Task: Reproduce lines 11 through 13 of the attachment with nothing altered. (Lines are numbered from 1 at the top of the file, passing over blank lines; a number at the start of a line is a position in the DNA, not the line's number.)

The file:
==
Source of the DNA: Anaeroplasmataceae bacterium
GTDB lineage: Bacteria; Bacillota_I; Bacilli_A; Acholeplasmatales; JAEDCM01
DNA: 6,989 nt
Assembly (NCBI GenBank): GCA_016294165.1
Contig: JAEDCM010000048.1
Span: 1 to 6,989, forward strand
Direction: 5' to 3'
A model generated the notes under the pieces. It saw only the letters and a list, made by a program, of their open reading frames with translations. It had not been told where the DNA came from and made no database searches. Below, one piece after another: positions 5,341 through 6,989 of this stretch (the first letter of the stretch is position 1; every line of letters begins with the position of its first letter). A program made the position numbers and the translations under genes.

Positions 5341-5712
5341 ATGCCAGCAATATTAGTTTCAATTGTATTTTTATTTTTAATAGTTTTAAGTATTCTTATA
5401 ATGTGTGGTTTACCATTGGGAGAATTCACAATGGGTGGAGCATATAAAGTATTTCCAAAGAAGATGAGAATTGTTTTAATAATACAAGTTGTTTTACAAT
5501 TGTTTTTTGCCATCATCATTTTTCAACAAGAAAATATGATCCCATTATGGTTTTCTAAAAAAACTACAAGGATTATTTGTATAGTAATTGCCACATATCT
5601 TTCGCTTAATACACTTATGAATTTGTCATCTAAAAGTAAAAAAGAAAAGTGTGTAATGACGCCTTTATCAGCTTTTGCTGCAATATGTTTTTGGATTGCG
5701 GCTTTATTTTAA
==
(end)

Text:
5401 ATGTGTGGTTTACCATTGGGAGAATTCACAATGGGTGGAGCATATAAAGTATTTCCAAAGAAGATGAGAATTGTTTTAATAATACAAGTTGTTTTACAAT
5501 TGTTTTTTGCCATCATCATTTTTCAACAAGAAAATATGATCCCATTATGGTTTTCTAAAAAAACTACAAGGATTATTTGTATAGTAATTGCCACATATCT
5601 TTCGCTTAATACACTTATGAATTTGTCATCTAAAAGTAAAAAAGAAAAGTGTGTAATGACGCCTTTATCAGCTTTTGCTGCAATATGTTTTTGGATTGCG